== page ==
The Cusco carnival takes place between February or March.
Festivity that unites the Cusco population through allegory and measured play. The “yunzas or cortamontes” are the main attraction of this party that consists of the profusion of the game with water, talcum and mixture.
The main celebration of the Cusqueño Carnival takes place in the Plaza de Armas of Cusco, with the presentation of public and private institutions, which offer the best of their dances, comparsas and gangs, many of them winners of the various Carnival Festivals of the South Valley and Sacred Valley of the Inkas.
In the same way, a carnival gastronomic festival is developed, where the different stews and drinks predominate as the “puchero” or “t’impu” for the delight and satisfaction of the attending public.

It starts very early with games that use water and mistura as the main elements thrown by men and women of different ages. It is traditional in Cusco to see groups of cusqueños mixed with national and foreign visitors who delight with all this festivity.

The parties of compadres and comadres are the ones that distinguish the Carnivals of Cusco.
During the first, two Thursdays before Carnival Sunday, the women visit and entertain their compadres, but they also make fun of them by hanging life-size rag dolls in the streets.
The men do the same with their comadres the following Thursday. The dish that accompanies these carnival celebrations, is the timpu or puchero

The festival takes place in various districts and provinces of the department of Cusco, especially, the sacred valley of the Inkas (Pisac, Qoya, Calca, Urubamba, Lamay, Yanahuara etc.), as well as the South Valley (San Jerónimo, Oropesa and Canchis, where you can still see the famous Carnival of Ink).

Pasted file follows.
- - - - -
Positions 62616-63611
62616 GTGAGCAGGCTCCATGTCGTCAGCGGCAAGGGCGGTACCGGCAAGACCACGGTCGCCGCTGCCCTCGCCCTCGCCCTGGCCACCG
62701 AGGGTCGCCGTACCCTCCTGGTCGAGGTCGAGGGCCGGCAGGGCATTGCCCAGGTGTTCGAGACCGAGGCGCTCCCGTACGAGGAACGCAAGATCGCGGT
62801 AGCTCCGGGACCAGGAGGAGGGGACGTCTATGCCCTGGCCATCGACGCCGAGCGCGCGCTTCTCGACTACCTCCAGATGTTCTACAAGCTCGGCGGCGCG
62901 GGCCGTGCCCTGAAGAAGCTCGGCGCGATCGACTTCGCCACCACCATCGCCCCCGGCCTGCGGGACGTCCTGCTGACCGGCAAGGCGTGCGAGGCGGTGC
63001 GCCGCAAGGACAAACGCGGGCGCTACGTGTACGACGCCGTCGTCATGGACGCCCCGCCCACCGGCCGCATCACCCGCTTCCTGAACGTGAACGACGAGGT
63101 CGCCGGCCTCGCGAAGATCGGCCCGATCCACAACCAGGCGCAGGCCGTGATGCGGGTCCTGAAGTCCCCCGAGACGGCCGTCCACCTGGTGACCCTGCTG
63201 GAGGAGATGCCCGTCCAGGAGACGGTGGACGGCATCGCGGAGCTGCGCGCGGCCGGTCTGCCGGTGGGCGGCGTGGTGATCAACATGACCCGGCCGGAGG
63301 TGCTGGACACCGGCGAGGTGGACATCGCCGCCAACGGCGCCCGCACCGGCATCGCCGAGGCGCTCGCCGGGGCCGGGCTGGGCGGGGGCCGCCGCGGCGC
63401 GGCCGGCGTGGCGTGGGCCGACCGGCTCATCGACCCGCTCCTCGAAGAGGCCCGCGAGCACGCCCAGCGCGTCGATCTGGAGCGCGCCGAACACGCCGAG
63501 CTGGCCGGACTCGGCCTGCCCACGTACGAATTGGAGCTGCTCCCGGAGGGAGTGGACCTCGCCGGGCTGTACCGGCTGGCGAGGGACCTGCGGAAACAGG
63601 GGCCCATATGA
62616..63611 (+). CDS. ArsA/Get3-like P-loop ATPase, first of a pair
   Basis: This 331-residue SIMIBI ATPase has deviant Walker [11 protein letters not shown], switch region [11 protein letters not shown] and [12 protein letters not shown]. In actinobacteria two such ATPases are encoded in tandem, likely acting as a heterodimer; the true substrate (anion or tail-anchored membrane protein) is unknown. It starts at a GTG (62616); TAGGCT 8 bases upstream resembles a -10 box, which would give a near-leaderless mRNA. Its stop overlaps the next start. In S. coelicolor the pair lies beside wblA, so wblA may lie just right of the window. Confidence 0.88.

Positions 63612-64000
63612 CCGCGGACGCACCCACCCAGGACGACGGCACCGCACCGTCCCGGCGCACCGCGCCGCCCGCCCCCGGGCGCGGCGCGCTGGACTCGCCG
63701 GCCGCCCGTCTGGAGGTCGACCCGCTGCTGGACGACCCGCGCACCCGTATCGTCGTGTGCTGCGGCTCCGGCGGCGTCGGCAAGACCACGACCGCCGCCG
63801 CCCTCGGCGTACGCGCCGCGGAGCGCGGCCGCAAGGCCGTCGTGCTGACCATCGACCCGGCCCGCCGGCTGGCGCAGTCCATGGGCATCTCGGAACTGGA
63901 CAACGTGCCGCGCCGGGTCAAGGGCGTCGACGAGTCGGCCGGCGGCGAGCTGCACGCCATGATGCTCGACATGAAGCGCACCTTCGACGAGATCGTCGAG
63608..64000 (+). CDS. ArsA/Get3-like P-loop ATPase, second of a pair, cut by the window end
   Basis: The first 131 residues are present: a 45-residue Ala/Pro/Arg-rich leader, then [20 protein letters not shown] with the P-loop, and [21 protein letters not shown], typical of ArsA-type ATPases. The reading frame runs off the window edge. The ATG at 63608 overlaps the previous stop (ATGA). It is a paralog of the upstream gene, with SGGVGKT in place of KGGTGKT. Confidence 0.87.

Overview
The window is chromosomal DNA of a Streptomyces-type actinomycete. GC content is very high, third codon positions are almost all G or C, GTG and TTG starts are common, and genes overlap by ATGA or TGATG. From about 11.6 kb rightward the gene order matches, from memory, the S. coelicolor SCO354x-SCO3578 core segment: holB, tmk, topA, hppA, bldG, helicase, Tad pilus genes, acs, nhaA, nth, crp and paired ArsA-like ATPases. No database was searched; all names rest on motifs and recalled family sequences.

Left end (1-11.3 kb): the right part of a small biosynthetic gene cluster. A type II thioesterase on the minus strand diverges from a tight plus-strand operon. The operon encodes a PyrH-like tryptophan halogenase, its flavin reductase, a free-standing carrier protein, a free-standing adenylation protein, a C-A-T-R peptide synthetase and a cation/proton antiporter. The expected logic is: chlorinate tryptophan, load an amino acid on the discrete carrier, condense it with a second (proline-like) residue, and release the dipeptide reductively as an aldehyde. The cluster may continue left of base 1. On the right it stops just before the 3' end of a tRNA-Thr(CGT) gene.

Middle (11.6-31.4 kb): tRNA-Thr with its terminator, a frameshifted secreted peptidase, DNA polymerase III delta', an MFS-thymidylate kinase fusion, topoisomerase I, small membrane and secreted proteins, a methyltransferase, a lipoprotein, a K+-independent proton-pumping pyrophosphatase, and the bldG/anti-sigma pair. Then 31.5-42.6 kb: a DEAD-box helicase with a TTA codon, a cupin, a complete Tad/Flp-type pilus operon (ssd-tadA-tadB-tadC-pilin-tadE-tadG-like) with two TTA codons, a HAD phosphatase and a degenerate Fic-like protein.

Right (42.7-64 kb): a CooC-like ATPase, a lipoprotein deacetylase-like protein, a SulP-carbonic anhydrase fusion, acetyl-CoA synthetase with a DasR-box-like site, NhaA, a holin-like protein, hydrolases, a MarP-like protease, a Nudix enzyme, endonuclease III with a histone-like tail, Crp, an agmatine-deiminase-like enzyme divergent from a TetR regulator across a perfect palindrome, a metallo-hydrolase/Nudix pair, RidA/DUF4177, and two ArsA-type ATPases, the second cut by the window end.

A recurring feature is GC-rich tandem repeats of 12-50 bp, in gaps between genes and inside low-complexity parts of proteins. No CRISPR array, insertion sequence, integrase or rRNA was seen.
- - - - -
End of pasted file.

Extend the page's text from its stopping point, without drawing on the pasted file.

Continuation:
They say that in the Carnival of the Tinta district, in Cusco, women are the ones who rule. The Ink Carnival is very typical of the hometown of Tupac Amaru II.
In the countryside, and towns in the interior of Cuzco, such as Mollepata and Calca, the carnival introduces peculiarities such as the Yunza of the Bachelors and Married, which is a tree decorated with gifts, where couples of married couples or singles can dance and participate by cutting the tree until it falls, the carnivals are quite traditional, collecting customs in the style of the Sacred Valley of the Incas, with music and performances in Quechua people dance the typical songs of the Carnival, and huaynos, especially the Carnival of Ink.
The Inca song and dance subsist in the dance, being the European elements, complement for a new expression. The Quechuas have made carnivals a special means to enhance their race and worship love, land and fertility, through cheerful choreography full of color. The costumes have Spanish influence.
The dances are a spectacle that can not be missed.

As the name indicates a week later, the eighth or carnival finish is carried out, characterized by dances, games and a variety of typical dishes from the festivities. In some areas of Cusco the Yunzas or Cortamontes are carried out, which consists in artificially planting a tree decorated with different gifts, around which one dances in a round, with the help of a machete, the tree is to be knocked down so that the attendees can creditors of any of the gifts. With the eighth of carnivals this important festival is dismissed.